Nano pacemaker implanted in Long Island patient's heart

Robert Johnson, of Dix Hills, center, stands with

Robert Johnson, of Dix Hills, center, stands with Chairman of Cardiology Richard A. Schlofmitz, M.D., left, and Director of the Arrhythmia Pacemaker Center Joseph Levine, M.D., right, while holding a leadless Nanostim pacemaker, which is identical to the one recently implanted in him, during a checkup in a room at St. Francis Hospital in Port Washington, May 1, 2014. (Credit: Steve Pfost)

Doctors have implanted a “nano” heart pacemaker in a Long Island patient, a miniature self-contained device that has no wires and is so small it was inserted directly into the heart without surgery.

Robert Johnson, 50, of Dix Hills received the device in the minimally invasive procedure on a recent Friday and was back to work the following Monday as foreman of a sheet metal company in Queens.

The pacemaker is one in an increasing number of gee-whiz devices, medicine’s incredibly shrinking machines — cardiac implants, pill cameras, a bionic “eye” — and a host of other Lilliputian automatons still on the drawing board.


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“I walked into the hospital at 10 a.m. and the procedure started around 12,” Johnson said. “In 24 hours I was home.”

The cardiac implant, a product of St. Jude Medical, a Minnesota-based medical device maker, is called Nanostim and is being tested for safety and efficacy in a multicenter clinical trial.

Dr. Joseph Levine, director of the Arrhythmia and Pacemaker Center at St. Francis Hospital in Roslyn, said in many ways Johnson is a pioneering patient — the first on Long Island to receive the device.

“This is very different from a standard pacemaker,” Levine said of an implant only slightly larger than a quarter.

“A person can go to the beach and people will not know that the person has a pacemaker,” Levine said, adding that he thinks it’s ideal for younger, active heart patients.

A standard pacemaker, by comparison, is a much bulkier device that must be implanted in the shoulder region in an operation performed by a surgeon. Those devices also have a lead wire, which is threaded from the pacemaker to the heart.

“Getting rid of the lead was a good approach,” Levine said.

Levine and Dr. Richard Shlofmitz, chairman of cardiology at St. Francis, implanted the device in a 20-minute procedure.

The device is routed into the right ventricle of the heart using a catheter inserted in the femoral vein of the leg, said Levine, a specialist in electrophysiology.

In time, scar tissue grows over the implant and secures it in place.

Nanostim is for patients who require single-chamber pacing, or roughly 20 percent to 30 percent of patients who require a pacemaker.

Many patients require pacing in dual chambers of the heart and would not be candidates, he said.

More than 4 million patients globally have pacemakers, and 700,000 new patients receive one annually, World Health Organization statistics show.

Johnson required one because he suffered from fainting spells and has a slow heartbeat.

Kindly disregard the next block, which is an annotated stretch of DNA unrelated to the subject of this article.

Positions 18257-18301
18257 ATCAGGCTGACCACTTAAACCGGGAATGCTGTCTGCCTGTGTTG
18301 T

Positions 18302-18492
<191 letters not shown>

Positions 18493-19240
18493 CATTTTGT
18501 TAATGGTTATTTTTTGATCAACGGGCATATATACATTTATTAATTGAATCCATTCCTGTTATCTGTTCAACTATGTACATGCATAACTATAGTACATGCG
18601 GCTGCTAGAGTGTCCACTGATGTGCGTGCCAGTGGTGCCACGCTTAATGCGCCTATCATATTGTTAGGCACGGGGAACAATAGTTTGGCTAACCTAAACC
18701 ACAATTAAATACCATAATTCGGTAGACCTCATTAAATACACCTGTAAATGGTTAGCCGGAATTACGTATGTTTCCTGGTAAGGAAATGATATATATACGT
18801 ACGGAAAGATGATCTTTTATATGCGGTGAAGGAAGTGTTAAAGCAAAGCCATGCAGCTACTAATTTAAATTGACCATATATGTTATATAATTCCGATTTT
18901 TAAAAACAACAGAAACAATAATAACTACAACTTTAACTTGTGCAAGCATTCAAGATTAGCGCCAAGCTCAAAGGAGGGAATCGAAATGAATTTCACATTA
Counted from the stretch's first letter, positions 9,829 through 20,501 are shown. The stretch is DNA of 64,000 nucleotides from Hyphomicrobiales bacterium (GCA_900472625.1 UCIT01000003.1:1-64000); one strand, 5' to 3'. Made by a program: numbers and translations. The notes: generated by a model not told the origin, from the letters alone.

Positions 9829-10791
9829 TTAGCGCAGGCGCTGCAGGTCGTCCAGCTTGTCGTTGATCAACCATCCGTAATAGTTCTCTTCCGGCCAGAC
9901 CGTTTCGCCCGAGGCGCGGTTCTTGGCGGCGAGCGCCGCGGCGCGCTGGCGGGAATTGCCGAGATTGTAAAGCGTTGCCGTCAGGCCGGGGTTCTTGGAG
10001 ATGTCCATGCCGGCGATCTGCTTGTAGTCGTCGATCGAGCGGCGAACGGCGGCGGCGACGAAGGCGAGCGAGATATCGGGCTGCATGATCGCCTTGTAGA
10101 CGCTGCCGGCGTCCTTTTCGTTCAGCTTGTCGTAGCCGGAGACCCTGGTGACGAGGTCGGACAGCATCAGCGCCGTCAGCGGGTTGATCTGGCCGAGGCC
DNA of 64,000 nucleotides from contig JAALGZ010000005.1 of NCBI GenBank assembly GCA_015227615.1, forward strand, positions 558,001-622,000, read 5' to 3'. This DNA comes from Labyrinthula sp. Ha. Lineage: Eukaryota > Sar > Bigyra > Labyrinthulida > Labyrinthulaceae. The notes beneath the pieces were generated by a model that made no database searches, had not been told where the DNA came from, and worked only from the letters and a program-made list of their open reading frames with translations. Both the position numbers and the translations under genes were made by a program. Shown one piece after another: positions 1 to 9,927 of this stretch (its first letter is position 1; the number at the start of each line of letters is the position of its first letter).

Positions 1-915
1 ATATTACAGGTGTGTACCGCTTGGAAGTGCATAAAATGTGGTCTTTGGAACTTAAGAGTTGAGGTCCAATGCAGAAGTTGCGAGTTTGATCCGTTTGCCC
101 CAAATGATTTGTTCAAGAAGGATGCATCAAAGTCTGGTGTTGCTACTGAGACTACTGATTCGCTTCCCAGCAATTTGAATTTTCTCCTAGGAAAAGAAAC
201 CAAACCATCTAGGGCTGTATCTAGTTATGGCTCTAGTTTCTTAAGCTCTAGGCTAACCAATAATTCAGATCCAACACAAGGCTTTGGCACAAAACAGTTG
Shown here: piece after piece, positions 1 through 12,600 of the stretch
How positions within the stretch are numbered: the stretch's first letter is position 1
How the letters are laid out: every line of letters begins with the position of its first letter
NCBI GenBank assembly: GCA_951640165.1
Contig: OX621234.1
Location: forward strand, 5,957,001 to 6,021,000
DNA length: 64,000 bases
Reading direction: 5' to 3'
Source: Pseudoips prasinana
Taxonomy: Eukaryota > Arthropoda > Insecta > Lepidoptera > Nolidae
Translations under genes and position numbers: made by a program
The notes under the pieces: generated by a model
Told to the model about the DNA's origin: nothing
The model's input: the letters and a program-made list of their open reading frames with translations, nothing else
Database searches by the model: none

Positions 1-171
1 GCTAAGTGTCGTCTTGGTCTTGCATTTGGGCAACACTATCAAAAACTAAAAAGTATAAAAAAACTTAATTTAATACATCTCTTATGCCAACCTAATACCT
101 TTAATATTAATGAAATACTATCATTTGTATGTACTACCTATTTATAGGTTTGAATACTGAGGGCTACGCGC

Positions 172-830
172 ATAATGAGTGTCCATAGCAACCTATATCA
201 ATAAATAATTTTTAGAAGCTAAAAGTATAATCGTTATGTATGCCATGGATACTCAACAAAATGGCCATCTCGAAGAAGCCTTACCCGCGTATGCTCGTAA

The device was designed to treat bradycardia, a slow heart rate. It works by monitoring cardiac electrical rhythms, sending an electrical stimulation when a beat is too slow.

Levine and Shlofmitz are participating in a trial in which the device is being implanted in as many as 1,000 patients nationwide at 50 centers.

The trial is being led by Dr. Vivek Reddy of The Mount Sinai Hospital in Manhattan, the first physician in the world to implant the tiny pacemaker.

Reddy traveled to Prague two years ago to insert the device in a Czech heart patient during the European clinical trial, which he also led.

“The device is already approved in Europe,” Reddy said Friday.

The average age of patients receiving the device in Europe, he said, was 77, and two-thirds were men at two hospitals in Prague and one in Amsterdam.

European regulators tend to approve devices more rapidly than the U.S. Food and Drug Administration, Reddy said.

“There were just over 30 patients in whom we implanted this device,” he said, adding the implant “paced properly and patients improved.”

He said the device has a battery that lasts 10 years.

At the end of the battery’s life, he said patients can receive a new device, implanted in the same heart chamber without removing the old one.

Unlike Levine, Reddy sees the pacemaker as one that meets the needs of an older population because slow heartbeats are more likely among those who’ve aged as opposed to those who are young.

The first U.S. patient to receive the tiny pacemaker was implanted with the device in February by Reddy.

Gregory Dobin, 83, of Brooklyn said he’s pleased he underwent the procedure.

He needed the pacemaker to treat a slow heartbeat, which caused him to have a pulse rate of only about 35 to 40 beats per minute, Reddy said.

“I am excited,” said Dobin, referring to his invigorated heartbeat. “My pulse is now in the 60s, and I am excited since everyone wants to live longer. I am looking forward to follow-up in 10 years.”

Pacing the heart with electrical devices has a long and storied past.

The late Dr. Judah Folkman — best known for cancer research and the concept of killing tumors with drugs that choke off their blood supply — invented the first implantable heart pacemaker more than 50 years ago.

Johnson, meanwhile, who has been back to work for two weeks, is already increasing his hours.

“I took it easy right after the procedure, working only eight hours a day. Now, I am back to 14 hours,” he said.

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